Copyright 2017 by Hershel Parker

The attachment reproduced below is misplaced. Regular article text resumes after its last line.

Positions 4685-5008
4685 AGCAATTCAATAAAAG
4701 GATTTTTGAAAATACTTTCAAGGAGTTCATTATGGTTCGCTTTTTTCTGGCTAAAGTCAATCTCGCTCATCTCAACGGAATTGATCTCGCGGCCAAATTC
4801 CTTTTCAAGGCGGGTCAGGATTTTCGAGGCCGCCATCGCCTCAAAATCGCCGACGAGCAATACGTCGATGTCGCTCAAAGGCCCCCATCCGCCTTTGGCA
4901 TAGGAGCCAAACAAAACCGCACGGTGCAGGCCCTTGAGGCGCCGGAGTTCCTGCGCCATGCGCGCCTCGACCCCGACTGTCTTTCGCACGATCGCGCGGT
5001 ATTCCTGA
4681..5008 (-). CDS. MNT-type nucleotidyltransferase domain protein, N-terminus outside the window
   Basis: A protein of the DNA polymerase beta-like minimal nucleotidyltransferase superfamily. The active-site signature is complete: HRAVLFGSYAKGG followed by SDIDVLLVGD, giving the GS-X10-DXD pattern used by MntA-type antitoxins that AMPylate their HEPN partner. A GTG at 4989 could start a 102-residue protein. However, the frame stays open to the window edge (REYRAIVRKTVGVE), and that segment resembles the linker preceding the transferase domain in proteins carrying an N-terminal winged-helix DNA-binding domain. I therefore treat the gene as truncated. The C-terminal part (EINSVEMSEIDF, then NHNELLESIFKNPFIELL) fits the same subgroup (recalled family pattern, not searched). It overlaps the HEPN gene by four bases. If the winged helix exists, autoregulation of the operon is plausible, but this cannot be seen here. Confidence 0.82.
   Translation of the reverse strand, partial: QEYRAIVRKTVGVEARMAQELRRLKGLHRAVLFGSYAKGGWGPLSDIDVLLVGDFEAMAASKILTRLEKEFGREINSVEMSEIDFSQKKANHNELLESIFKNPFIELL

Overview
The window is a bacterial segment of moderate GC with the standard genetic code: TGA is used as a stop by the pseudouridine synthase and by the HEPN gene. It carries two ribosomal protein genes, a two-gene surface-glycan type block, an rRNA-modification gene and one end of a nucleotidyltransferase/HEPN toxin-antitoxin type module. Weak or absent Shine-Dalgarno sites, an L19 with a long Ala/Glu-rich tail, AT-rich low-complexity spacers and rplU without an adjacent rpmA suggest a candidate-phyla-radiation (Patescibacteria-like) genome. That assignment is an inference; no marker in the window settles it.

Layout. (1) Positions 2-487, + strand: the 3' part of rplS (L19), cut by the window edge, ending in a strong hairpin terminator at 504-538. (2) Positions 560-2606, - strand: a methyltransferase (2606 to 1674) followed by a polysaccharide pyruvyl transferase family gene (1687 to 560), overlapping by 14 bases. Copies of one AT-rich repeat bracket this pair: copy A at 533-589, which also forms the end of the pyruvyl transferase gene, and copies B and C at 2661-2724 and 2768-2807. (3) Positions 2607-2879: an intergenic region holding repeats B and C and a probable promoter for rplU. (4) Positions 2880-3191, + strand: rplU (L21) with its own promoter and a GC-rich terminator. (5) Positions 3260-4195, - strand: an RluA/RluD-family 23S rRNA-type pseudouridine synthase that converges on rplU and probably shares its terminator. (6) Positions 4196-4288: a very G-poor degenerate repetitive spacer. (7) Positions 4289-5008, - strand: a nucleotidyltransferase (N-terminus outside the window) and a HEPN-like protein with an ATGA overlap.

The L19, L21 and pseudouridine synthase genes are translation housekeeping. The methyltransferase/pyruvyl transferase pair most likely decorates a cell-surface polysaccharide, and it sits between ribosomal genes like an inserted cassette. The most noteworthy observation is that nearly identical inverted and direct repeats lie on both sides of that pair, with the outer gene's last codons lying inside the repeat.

The Daily News in the Texas panhandle town of Pampa (right in the middle of the Dust Bowl) on 9 August 1939 printed three associated articles on The Grapes of Wrath, which had been a sensation since its publication in April. The overall headline was “The R[oving] R[eporter] Probes ‘Okie’ Rumpus And Presents Two Book Reviews.” The Reporter, fresh from an exploratory trip to California, issued this call: “All right, Okies, let’s have your attention for a little while—that’s what they call you Oklahomans in some places out in California, and they don’t smile particularly when they say it, and you don’t smile either. You may not even be from Oklahoma. You may be from Texas, or Arkansas, or even from Kansas, but you’re an Okie to a certain type of Californian, and he hasn’t got much use for you if you are living from hand to mouth as some 300,000 Okies are doing right now in the San Joaquin, the Santa Clara and in other productive valleys.” In the heart of Steinbeck country the reporter had experienced a striking encounter: “Many of the migrants resent being called ‘Okies.’ In a Salinas cafe, we met a tall, strong, handsome young fellow, Tony Dehls, who by the way used to work at the Courthouse cafe in Pampa. Tony is a native of Arkansas. He said that he had been thrown in jail seven times as a result of fights with persons who had called him ‘Okie and didn’t smile.’” Everyone knew Owen Wister’s 1902 The Virginian (“When you call me that, SMILE”) and many knew Gary Cooper’s star turn in the 1929 movie (“You want to call me that, smile).